The Silent Slaughter of the Flower of Ukraine’s Youth

Yves here. After televised coverage of the horrors of the war in Vietnam helped fuel opposition to it, the US, with many other governments following it, has sought to keep the human cost out of the public eye. Many military families were upset during the Iraq war that the press was kept well away from returning coffins. Similarly, while Australian reporters presented the cost to Iraqis, such as looted hospitals and a lack of electricity for most of the day in Baghdad, the US media stayed well away from the idea that we were greatly worsening the quality of life. But the severity of the cover-up in Ukraine is worse.

Ukraine was already thin on 20 to 30 year olds. The USSR dissolution hit Ukraine even harder than Russia economically, leading to a baby bust in the 1990s through the early 2000s. It allegedly takes about $7000 for a candidate for military service to buy his way out, further reducing the population of potential cannon fodder.

The Western press has for the most part also been trying to pretend that the normal rules of military math don’t operate in Ukraine, where in land battles, the level of casualties and deaths correlates to the amount of artillery shelling. Early in the war, Russia was firing 20,000 rounds most days, peaking sometimes to 40,000 to 60,000, while Ukraine was sending off 5,000 to 7,000 rounds. Ukraine is now down to 1,000 to 3,000 rounds a day, while Russia’s firing level has increased to 40,000 rounds a day or more. So the idea that Ukraine is losing 7 to 10 men for every Russian is precisely what you’d expect, before getting to the fact that Russia is also much more successful at getting the wounded treated quickly (this has apparently been a big MoD priority for quite a while).

This terrible picture is made even worse by the shift in Ukraine tactics in the last week or so. Its little attacking convoys, typically with minesweepers in front, followed by a tank or two, then armored personnel carriers, were taken down by unexpectedly dense mine fields, plus remote mining, plus drones, plus “Alligator” helicopters. The many videos of all that supposedly tide-turning equipment being dispatched so quickly was apparently very embarrassing to Ukraine and its NATO minders. So to avoid such scenes, Ukraine is now trying to rely mainly on infantry, using personnel carriers who hug unmined tree lines, then having the men get out and advance to the line of contact on foot. This is the functional equivalent of human wave tactics, all to avoid bad optics:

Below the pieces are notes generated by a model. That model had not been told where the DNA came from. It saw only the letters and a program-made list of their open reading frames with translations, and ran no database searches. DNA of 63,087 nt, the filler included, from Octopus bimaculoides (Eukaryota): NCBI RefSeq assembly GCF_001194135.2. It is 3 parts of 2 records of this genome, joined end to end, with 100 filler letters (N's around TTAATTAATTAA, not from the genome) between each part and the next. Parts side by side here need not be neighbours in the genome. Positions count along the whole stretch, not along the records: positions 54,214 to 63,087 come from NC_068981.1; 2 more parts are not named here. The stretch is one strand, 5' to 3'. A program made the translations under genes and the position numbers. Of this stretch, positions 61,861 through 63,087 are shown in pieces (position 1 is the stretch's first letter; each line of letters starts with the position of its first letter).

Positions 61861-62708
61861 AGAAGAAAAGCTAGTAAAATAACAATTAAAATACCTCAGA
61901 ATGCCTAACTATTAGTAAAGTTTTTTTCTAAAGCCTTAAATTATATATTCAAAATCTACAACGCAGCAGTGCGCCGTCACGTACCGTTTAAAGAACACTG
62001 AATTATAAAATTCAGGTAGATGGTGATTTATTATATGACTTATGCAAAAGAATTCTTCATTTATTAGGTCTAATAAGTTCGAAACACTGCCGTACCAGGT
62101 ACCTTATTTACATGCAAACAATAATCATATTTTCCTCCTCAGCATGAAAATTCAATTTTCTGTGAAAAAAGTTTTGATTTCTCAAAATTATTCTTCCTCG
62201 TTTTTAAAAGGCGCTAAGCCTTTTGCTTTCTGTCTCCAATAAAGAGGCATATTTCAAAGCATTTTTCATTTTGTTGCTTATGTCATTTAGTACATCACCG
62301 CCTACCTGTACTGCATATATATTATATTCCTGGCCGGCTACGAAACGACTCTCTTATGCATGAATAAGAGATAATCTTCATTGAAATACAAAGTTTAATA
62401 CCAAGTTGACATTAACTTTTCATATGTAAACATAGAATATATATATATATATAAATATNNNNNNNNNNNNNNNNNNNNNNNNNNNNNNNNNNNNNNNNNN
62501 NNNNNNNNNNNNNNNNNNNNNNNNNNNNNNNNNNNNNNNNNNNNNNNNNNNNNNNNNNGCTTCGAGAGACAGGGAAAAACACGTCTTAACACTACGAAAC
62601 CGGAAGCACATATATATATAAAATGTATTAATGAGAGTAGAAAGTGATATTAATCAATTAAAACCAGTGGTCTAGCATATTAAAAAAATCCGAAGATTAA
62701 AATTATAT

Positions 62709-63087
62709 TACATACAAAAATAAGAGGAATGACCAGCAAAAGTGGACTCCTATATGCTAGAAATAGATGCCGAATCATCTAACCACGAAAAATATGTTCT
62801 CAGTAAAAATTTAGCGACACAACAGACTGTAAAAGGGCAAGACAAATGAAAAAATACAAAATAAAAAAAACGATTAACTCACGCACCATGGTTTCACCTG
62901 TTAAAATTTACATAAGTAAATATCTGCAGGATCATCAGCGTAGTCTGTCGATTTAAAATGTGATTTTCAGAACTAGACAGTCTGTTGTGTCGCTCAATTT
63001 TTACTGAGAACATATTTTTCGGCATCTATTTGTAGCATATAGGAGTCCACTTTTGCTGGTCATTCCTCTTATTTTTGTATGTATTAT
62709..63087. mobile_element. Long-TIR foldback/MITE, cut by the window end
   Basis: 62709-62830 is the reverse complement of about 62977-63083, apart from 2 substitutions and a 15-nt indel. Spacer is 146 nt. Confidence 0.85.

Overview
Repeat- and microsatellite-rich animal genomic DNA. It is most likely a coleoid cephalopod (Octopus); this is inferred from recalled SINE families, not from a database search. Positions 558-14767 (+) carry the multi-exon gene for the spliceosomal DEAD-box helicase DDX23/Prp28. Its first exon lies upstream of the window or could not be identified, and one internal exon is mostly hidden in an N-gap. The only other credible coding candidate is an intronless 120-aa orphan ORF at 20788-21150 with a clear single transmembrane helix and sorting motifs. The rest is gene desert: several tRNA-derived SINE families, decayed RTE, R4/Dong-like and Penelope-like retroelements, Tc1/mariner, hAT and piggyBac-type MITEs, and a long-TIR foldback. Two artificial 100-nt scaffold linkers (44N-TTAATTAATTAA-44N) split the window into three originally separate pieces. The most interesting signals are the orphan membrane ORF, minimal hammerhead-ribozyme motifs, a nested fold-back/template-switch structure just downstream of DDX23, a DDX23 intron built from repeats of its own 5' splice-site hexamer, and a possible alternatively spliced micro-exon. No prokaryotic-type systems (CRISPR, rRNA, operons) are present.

By Medea Benjamin and Nicolas J. S. Davies, the authors of War in Ukraine: Making Sense of a Senseless Conflict, published by OR Books in November 2022. Medea Benjamin is the cofounder of CODEPINK for Peace, and the author of several books, including Inside Iran: The Real History and Politics of the Islamic Republic of Iran. Nicolas J. S. Davies is an independent journalist, a researcher with CODEPINK and the author of Blood on Our Hands: The American Invasion and Destruction of Iraq.

“Plans love silence. There’ll be no announcement of the start.” Photo credit: Ukraine Defense Ministry

As Ukraine prepared to launch its much heralded but long delayed counteroffensive, the media published a photograph of a Ukrainian soldier with his finger on his lips, symbolizing the need for secrecy to retain some element of surprise for this widely telegraphed operation.

Now that the offensive has been under way for two weeks, it is clear that the Ukrainian government and its Western allies are maintaining silence for quite a different reason: to conceal the brutal cost Ukraine’s brave young people are paying to recover small scraps of territory from Russian occupation forces, in what some are already calling asuicide mission.

Western pundits at first described these first two weeks of fighting as “probing operations” to find weak spots in Russia’s defenses, which Russia has been fortifying since 2022 with multiple layers of minefields, “dragon’s teeth,” tank-traps, pre-positioned artillery, and attack helicopters, unopposed in the air, that can fire 12 anti-tank missiles apiece.

On the advice of British military advisers in Kyiv, Ukraine flung Western tanks and armored vehicles manned by NATO-trained troops into these killing fields without air support or de-mining operations. The results have been predictably disastrous, and it is now clear that these are not just “probing” operations as the propaganda at first claimed, but the long-awaited main offensive.

A Western official with intelligence access told the Associated Press on June 14, “Intense fighting is now ongoing in nearly all sectors of the front… This is much more than probing. These are full-scale movements of armor and heavy equipment into the Russian security zone.”